Without attention, we can easily identify with our supposed limitations; we can base the trajectories of our lives on all of the things we cannot do and quickly find ourselves hedged in by a cacophony of dubious inner voices. When we deny ourselves the truth, we kneel in acquiescence to the countless, imagined walls that sever the infinite cords of our awareness. We kneel and imagine that each of the perfectly straight, infinite lines extending from our hearts, eventually meet a barrier: a point of denial that our own conscious minds diligently enforce. The line itself continues on beyond our conscious mind’s perception. The endlessness of it is irrevocable, but we are arrested by imagined walls, built up by imagined thoughts in an imagined reality. Our subconscious mind, with roots delving deep into an ancient oneness that can never be fully denied, knows better.
Wrap the memory of fallen leaves around your hope. Cocoon yourself in dreams and listen quietly. When it begins, and the birch, suddenly propagating amongst themselves, lessen their silence beneath the frost, when their attenuate dreams attempt, in multitudinous and minutely flickering light, to blossom – be ready. There is a heart in you that is in me also. Awake from the trance of endless thoughts and acknowledge the truth of dreams born in you to be born from you. Unravel the constraints that bind your dreams and let them live.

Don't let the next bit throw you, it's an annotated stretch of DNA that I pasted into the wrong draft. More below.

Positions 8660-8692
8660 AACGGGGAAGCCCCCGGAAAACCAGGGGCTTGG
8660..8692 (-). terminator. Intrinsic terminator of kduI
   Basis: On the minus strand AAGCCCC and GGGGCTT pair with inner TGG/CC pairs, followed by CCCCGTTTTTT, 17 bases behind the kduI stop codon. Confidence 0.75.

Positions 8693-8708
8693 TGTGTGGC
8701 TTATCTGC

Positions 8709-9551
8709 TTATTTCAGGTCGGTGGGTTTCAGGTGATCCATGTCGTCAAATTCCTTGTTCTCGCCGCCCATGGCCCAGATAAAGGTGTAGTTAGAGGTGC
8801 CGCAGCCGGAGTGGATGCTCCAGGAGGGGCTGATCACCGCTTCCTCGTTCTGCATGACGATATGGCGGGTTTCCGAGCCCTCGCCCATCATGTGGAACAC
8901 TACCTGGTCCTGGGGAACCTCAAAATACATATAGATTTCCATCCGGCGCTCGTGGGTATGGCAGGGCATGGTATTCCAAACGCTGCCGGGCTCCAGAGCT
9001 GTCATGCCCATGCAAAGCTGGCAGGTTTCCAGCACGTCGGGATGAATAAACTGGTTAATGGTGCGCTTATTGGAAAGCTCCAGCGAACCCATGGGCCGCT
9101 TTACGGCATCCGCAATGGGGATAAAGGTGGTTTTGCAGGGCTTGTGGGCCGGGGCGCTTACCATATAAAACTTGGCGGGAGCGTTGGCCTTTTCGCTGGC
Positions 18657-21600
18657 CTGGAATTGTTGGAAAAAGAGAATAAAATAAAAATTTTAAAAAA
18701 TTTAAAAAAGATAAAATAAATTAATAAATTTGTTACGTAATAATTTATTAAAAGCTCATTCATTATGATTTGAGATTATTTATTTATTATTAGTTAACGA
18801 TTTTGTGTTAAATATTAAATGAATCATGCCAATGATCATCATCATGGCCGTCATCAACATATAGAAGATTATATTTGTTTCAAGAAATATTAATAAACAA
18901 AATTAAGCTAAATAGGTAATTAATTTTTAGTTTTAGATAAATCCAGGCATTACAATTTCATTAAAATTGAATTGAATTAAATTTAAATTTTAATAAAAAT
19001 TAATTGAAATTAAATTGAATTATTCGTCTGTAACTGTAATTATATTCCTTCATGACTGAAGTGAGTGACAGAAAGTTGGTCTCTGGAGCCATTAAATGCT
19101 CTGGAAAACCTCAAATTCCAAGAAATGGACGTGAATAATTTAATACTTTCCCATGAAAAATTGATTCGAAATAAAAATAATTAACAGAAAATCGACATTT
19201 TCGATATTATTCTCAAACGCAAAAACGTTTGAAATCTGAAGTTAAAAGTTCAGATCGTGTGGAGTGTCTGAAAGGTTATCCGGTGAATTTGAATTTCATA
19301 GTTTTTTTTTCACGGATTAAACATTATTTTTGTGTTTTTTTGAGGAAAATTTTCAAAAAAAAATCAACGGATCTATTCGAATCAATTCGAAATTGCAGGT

There are birch all around my home. They fill the woods with a whiteness against the snow and though they seem dormant beneath the winter wind, beneath his cold caresses and admonishing whispers, their quietude is pregnant with multitudinous expression. They are silent now, and dreaming, but for every unborn leaf, furled and waiting within their branches, there is a recognition of the eternal. They are attuned to their nature, unaffected by the trances that so often dissuade us from our own truth. In the winter, they dream, and in the spring their dreams are born. They move from the seasons with a loyalty that acknowledges both the winter wind and the summer sun. They move, slowly, but with perfect calm.